"Fill out the form, sir."
"But--"
"The Form, fill it out first, Mr. Slick."

Alternatively, if we just added 100x the representatives and 10x the congressmen to bring the ratio to civilians back to historical levels, then that would make lobbying a lot more expensive and difficult for at least for those active with the legislative branch.
posted by TwelveTwo at 9:00 AM on July 1, 2012 [10 favorites]


If Congress passed a law tomorrow banning MSNBC -and the corp. that owns it- from commenting on the election,, would that be constitutional?

No because that's a bill of attainder and that's unconstitutional.
posted by Talez at 9:01 AM on July 1, 2012 [1 favorite]


One law you could get bipartisan grass roots support for is demanding that congressmen stay in their district instead of lolling around DC with lobbyists. We can create a secure videoconferencing voting system and allow them to visit the capital every three months, but otherwise, their asses should be in their districts listening to their constituents.

This would also make it more difficult for them to conspire behind closed doors. I'd rather have more of their corruption possibly on record than not.
posted by deanklear at 9:11 AM on July 1, 2012 [9 favorites]


furiousxgeorge: The Citizens United decision, as I understand it, stated that spending money on issue advocacy should be treated as speech. I think can one reasonably draw a distinction between money spent to produce and distribute a message and the message itself.

I haven't gone through and looked at the context but he's begging the question somewhat by using a hypothetical restriction on speech, to comment on a case that many people see as about money.

I'd also suggest that until the equal time rules were dismantled, the US did view placing restrictions even on the speech of on corporations like MSNBC as wholly legitimate. The fairness doctrine constrained what a tv channel could say about an issue, and compelled them to speak about some issues.
posted by Grimgrin at 9:13 AM on July 1, 2012


From the comments in the article:

Has any one ever studied the boards of these groups? Inevitably, they get captured by corporatist neolib “centrists”.

It is a version of the same revolving door. Corporatist infiltration of useful idiots padding their resumes or following their watered down version of noblesse oblige service, accompanied by not a few actual agent provacateurs very much intent on diverting/destroying/coopting the organization.

Eventually the groups are toothless, and M Albright or T Friedman are keynoting their big events.
posted by lalochezia at 9:13 AM on July 1, 2012


If Congress passed a law tomorrow banning MSNBC -and the corp. that owns it- from commenting on the election,, would that be constitutional?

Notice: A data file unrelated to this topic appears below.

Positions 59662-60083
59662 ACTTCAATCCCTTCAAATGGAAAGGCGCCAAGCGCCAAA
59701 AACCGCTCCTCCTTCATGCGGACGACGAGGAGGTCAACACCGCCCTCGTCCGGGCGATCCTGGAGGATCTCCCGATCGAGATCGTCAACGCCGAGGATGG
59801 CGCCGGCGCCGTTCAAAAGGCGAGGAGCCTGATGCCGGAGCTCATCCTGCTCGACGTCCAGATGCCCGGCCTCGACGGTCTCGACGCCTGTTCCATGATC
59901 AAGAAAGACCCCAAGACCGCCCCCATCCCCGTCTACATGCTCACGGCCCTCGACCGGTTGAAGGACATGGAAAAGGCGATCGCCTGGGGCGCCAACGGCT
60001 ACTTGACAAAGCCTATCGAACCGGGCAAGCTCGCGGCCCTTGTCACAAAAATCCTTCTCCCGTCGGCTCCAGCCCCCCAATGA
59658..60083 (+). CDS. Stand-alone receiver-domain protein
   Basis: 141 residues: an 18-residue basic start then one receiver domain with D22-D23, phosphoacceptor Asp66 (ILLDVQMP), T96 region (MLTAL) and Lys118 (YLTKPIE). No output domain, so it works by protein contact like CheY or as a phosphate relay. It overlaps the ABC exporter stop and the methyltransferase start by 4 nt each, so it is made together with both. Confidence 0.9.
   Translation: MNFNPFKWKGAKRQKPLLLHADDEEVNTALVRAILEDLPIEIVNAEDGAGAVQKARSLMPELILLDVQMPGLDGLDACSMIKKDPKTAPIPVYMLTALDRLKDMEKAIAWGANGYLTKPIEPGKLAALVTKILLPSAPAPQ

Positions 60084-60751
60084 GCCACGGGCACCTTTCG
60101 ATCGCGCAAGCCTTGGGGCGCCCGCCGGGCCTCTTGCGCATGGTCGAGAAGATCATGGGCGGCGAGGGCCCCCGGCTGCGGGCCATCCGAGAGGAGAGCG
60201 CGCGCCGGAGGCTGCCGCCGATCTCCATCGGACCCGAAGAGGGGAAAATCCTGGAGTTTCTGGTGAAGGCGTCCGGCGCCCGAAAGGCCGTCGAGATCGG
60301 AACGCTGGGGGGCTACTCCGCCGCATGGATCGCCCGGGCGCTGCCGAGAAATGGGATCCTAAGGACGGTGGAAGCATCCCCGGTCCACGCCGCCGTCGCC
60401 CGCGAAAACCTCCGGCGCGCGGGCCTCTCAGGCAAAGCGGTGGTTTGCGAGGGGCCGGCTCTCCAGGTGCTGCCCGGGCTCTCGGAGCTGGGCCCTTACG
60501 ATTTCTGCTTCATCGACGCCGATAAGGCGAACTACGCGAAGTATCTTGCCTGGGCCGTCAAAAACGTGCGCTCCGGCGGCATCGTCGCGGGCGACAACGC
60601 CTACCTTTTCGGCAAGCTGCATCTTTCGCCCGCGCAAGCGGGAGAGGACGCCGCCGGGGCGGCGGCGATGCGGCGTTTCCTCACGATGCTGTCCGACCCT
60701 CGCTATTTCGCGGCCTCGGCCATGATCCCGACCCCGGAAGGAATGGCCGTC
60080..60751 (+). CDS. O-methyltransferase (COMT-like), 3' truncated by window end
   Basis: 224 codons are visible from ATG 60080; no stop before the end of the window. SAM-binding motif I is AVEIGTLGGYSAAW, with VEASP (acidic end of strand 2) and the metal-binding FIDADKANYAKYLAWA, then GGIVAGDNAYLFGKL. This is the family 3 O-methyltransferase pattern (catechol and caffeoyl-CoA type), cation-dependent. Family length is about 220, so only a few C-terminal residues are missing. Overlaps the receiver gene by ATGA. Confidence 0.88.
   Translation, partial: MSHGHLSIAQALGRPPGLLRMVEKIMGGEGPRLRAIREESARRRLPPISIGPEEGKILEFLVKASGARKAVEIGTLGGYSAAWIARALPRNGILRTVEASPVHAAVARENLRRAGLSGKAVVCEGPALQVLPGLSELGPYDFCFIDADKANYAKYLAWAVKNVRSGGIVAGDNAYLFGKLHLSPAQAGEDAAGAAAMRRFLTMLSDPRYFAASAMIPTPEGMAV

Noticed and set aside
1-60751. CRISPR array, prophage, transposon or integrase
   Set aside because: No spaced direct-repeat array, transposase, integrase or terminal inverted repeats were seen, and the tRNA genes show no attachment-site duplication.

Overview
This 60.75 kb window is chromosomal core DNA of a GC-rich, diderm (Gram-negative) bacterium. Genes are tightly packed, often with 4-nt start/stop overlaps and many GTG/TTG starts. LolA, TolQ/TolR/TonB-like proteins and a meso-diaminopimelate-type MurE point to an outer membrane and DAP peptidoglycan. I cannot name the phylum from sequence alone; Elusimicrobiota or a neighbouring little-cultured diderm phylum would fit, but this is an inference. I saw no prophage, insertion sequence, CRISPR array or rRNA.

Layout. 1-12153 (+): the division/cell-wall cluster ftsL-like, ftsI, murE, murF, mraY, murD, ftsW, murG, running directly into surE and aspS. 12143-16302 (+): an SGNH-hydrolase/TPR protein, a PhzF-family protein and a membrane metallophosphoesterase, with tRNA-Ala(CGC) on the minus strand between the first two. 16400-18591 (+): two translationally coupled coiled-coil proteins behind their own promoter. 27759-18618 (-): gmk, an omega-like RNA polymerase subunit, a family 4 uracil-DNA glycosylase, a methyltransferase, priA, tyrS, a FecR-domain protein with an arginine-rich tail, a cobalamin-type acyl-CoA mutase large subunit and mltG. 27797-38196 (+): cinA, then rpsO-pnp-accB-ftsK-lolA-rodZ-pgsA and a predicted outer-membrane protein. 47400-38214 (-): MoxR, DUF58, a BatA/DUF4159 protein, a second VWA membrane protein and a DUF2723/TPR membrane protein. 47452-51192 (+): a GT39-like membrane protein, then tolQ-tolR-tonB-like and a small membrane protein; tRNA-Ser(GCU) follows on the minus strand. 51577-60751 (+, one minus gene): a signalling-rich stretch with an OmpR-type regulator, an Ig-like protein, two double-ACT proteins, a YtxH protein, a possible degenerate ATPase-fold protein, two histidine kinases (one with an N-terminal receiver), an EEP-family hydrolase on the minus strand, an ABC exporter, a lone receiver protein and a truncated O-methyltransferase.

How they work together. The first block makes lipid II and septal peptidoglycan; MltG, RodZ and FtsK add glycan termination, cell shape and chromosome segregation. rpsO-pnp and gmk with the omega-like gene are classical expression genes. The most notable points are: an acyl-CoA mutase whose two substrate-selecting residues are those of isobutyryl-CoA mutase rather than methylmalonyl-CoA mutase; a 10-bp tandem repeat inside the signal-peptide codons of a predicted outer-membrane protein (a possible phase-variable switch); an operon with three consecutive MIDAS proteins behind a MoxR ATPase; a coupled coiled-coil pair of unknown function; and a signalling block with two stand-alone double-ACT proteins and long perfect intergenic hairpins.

I'd like to see how a law could possibly be written that would apply to MSNBC's parent corporation and not FoxNews'. Something to do with how its former owner and still major stockholder GE has military contracts? Again, considering the interconnectedness of corporations these days, even that would probably end up affecting every corporation in the News business, even the New York Times.
posted by oneswellfoop at 9:13 AM on July 1, 2012


If Congress passed a law tomorrow banning MSNBC -and the corp. that owns it- from commenting on the election,, would that be constitutional?

Much more importantly: Why would Congress ever do that?

Why would the press ever be formally censored when the owners of the major media corporations go to the same parties as those who would censor them? Why would they be censored when instead you can threaten loss of access to the press rooms? Why would would they when the threat to withdraw advertising revenue and corporate sponsorships is to threaten them with bankruptcy? The news is still a business, so why risk making nothing saying something when you can reliably make something saying nothing? As old Chesterton said: we do not need a censorship of the press. We have a censorship by the press.
posted by TwelveTwo at 9:16 AM on July 1, 2012 [11 favorites]


Half-related to this and half to the ongoing Health Care debate, one of the biggest long-long-term mistakes organized labor in the U.S. made during its rise to prominence was making Health Insurance a job benefit, first for their members and then, through their lobbying of governments, for all workers (ultimately weakening their own value). Employment-based health care is totally ass-backwards and really only based on the principle now being driven home that Health (and often Life) is only for the "productive".
posted by oneswellfoop at 9:18 AM on July 1, 2012 [11 favorites]


The moneyed class has been waging a truthiness campaign against unions for a long time and, unfortunately, it has taken root with the American public. They have twisted facts to play on the American sense of fair play. The two biggest lies that have taken root:

1. Unions have an inordinate amount of power; they can actually destroy companies. Never mind that a union is dependent on the company. The truth is it's simply not in the union's interest to unduly hobble their employers. It's the typical excluded-middle argument. There's a lot of middle ground that's completely ignored.

2. Union pension obligations are destroying businesses. Maybe so, but in the overwhelming majority of the cases it's because management never fucking sufficiently funded the pension plans. Even so, unions have been successfully cast as the bad guys here.
posted by Benny Andajetz at 9:19 AM on July 1, 2012 [22 favorites]


The truth is it's simply not in the union's interest to unduly hobble their employers.

Funny, that's what Alan Greenspan says he used to think about banks: that their risk-taking would be limited by their fear of bankruptcy. Self-preservation, in other words.

For whatever reason, it didn't work with banks. Not with Bear, not with Lehman, not with Countrywide, not with Wachovia. And the idea that the unions won't loot their employers didn't work very well with the autoworkers at GM or Chrysler, either.